If you are a regular reader of Hungarian Spectrum you may recall that a couple of weeks ago I reported on a conversation that took place on the television show, A tét, the Hungarian equivalent of PBS's Washington Week in Review. Most of the participants when asked who was the "winner of the week" named Ibolya Dávid. She managed to get the better of Kornél Almássy, her young adversary, who tried to wrest the chairmanship of MDF from her in not exactly the most forthright manner. Almássy suffered incredible humiliation after Ibolya Dávid divulged that behind Almássy were important figures close to Fidesz who were supporting the young upstart in order to remove Dávid from the helm. Almássy within two weeks lost his place in the MDF caucus and was forced to join the two independent members of parliament. With his departure the MDF caucus shrank to ten, the minimum number necessary to form a caucus. If a party doesn't have a caucus, its weight in parliament is greatly diminished. It cannot name members to committees, for instance, and therefore has very little legislative influence.
Newspapermen kept asking Károly Herényi, head of MDF caucus, and Ibolya Dávid, the chairman, whether they were not worried that another member of the MDF caucus might leave the party and therefore MDF would not have enough members to satisfy the requirements to form a caucus. Oh, no, they said. That couldn't happen. Well, it has.
And it happened in the following way. In 2006 MDF accepted the help of a group called Tisztelet Társasága (Assembly of Honored Ones). I understand that this is a civic organization of senior citizens; at least on paper it has a large membership of about 150,000. It also seems that this organization is led by well-off businessmen and, if that is the case, this organization undoubtedly gave MDF some financial support that the party badly needed. The organization's leadership, according to reports, is close to MSZP. Almássy's chief objection to Ibolya Dávid was her association with Tisztelet Társasága. He wanted to break all ties between the party and the organization. The deal between MDF and Tisztelet Társasága included the proviso that if MDF gets into parliament, one of the parliamentary members will come from the organization. And indeed, MDF managed to reach the magic 5% of the votes and out of the eleven members one was from Tisztelet Társasága–János Vas, who a few months later actually joined the party. But suddenly a day ago Tisztelet Társasága for one reason or another had enough of MDF and Ibolya Dávid. It instructed Vas to leave the MDF caucus and join the independent members. Absolute panic in MDF. The most important party in 1990 for the first time doesn't even have a parliamentary caucus.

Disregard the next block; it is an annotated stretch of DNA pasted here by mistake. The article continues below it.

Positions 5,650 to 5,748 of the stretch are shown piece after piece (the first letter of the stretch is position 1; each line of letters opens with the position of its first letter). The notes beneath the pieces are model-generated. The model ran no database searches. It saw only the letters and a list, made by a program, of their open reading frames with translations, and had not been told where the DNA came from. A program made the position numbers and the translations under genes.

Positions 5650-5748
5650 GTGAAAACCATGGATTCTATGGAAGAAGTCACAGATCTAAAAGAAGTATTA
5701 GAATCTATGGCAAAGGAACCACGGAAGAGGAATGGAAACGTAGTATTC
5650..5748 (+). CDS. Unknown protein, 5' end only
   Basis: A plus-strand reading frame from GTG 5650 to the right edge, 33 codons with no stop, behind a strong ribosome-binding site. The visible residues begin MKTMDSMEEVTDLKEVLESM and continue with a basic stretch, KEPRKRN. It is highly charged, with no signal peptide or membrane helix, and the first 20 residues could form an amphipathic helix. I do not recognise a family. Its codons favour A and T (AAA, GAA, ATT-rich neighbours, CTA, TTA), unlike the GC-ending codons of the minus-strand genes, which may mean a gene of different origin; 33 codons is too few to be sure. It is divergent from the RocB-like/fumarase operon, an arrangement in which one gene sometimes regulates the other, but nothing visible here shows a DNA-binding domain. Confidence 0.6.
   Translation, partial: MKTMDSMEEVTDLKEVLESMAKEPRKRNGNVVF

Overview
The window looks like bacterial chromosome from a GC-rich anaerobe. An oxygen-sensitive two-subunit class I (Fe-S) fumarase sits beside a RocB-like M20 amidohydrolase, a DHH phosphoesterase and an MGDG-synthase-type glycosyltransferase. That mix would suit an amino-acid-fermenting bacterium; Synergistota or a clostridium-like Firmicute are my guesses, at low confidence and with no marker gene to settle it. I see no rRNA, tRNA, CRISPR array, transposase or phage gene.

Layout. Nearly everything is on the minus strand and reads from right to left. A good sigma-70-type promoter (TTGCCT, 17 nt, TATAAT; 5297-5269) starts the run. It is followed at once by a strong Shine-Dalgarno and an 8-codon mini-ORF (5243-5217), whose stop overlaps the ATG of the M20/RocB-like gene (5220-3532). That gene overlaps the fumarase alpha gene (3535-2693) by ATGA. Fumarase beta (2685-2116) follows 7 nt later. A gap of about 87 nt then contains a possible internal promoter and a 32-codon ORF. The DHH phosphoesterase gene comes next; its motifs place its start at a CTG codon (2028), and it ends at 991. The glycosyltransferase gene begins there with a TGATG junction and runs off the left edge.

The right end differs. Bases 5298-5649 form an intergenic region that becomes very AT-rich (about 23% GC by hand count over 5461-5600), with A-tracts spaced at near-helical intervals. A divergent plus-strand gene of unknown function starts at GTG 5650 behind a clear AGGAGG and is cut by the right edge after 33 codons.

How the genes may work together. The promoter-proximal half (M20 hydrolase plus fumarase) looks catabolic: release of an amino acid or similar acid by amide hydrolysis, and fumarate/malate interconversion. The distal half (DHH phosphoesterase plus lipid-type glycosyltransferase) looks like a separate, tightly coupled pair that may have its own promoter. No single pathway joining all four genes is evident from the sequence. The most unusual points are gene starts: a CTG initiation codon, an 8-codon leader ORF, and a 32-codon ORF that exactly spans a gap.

So now what? By Monday MDF will have to come up with a solution. One possibility would be to convince one of the two independents (both originally from Fidesz) to join MDF's caucus, but apparently neither is game. The other possibility is that Almássy simply gives up his mandate, leaving the door open to pick another MDF politico to fill his place. But this wouldn't be to his advantage. He could offer to return, contingent on MDF's repeating the election for head of the party. But since his membership in the MDF caucus is no longer valid, his return to MDF could occur only in six months time. Therefore it is unlikely that negotiating with Almássy is a real option to solve the current crisis.
I don't know how seriously one should take the rumor circulating in Budapest that Sándor Csányi of OTP is behind Tisztelet Társasága's decision to withdraw János Vas from the MDF caucus. According to this theory, this is his way of paying back Ibolya Dávid for making public the telephone conversation between him and one of the men at UD Zrt. in which they discussed the idea of finding dirt on Ibolya Dávid.